NEW YORKIn patients with ductal carcinoma in situ (DCIS), the
identification of positive sentinel lymph nodes (SLNs) is unlikely to
be clinically significant, David Brenin, MD, of Columbia-Presbyterian
Medical Center, said at the San Antonio Breast Cancer Symposium.
Several recent studies of SLN biopsy in DCIS patients have shown
positive results in 6% to 14% of patients. Dr. Brenin pointed out
that these rates are higher than the 1% to 2% prevalence seen with
axillary node dissection and have raised the question of whether
axillary metas-tases identified by SLN biopsy are clinically
significant in DCIS patients.
If positive sentinel lymph nodes were clinically significant
for DCIS patients, then one would expect some proportion of DCIS
patients to develop distant metastases without first or
simultaneously developing an invasive locoregional recurrence or
invasive second breast cancer, Dr. Brenin said.
The study involved 432 DCIS patients treated between 1980 and 1998 at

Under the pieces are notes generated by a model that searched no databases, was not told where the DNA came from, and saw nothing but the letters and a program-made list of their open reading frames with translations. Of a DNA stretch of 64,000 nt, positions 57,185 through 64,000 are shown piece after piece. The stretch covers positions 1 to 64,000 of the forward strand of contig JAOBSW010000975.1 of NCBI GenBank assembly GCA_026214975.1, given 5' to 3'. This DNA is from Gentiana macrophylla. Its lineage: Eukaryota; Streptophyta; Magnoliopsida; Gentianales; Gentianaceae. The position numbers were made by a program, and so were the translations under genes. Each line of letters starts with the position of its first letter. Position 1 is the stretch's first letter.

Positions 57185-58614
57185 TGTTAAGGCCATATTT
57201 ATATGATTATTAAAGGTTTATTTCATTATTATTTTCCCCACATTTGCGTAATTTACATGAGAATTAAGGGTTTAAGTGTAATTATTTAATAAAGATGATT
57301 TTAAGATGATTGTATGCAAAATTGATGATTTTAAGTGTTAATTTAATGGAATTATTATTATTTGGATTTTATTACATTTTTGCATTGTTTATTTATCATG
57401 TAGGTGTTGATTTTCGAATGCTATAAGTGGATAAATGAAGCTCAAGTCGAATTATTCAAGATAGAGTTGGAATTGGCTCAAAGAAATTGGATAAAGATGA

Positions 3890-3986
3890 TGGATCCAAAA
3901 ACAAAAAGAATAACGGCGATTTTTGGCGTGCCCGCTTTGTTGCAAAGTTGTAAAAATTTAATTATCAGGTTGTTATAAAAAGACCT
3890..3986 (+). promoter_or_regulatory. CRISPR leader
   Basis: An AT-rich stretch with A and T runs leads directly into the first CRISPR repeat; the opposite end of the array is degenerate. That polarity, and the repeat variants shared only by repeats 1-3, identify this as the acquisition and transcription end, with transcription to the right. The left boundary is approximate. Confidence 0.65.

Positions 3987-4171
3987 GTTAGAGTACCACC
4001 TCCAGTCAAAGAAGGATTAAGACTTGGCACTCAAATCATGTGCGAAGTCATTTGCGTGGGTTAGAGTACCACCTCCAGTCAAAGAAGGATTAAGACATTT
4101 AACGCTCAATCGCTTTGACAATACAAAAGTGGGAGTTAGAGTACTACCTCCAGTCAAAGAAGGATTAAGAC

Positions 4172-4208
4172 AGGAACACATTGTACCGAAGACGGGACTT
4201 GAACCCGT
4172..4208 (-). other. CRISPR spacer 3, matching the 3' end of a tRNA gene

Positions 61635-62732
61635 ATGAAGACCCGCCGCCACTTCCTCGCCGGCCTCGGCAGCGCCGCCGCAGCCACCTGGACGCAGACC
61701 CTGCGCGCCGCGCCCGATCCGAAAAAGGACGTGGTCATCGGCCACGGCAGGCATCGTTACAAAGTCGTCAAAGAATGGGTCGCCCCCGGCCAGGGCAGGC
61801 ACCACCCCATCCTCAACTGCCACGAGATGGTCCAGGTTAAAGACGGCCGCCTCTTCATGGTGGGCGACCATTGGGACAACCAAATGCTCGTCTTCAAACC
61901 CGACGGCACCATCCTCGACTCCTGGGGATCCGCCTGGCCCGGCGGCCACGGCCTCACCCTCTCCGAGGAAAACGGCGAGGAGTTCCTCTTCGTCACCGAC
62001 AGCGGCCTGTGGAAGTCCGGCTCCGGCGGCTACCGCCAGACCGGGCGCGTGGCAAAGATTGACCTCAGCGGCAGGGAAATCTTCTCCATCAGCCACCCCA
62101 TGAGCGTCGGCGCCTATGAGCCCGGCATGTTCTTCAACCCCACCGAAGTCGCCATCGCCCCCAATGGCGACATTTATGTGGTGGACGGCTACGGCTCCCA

Columbia-Presbyterian. None had any type of axillary staging, and no
patient had microinvasion.
At a median follow-up of 3 years, only two patients had died of
metastatic breast cancer or developed a distant metastasis that was
not preceded by or accompanied by an invasive local recurrence or
invasive second primary breast cancer. The actuarial disease-specific
survival was 98.2%, which was unchanged if the analysis was
restricted to patients with 5-year follow-up and was little changed,
at 97.3%, in patients followed for 7 years.
The findings were virtually identical to those of a second study by
Dr. Brenin and his colleagues, showing 97.6% 10-year disease-specific
survival in 326 DCIS patients who underwent surgery and axillary
Our results and others show that breast cancer survival for
DCIS patients treated without axillary staging of any kind is
excellent, Dr. Brenin said. Therefore, metastatic disease
identified through SLN techniques in DCIS patients is unlikely to be
In response to a question, Dr. Brenin agreed that axillary staging is
appropriate and useful for selected DCIS patients, eg, those with
large palpable tumors.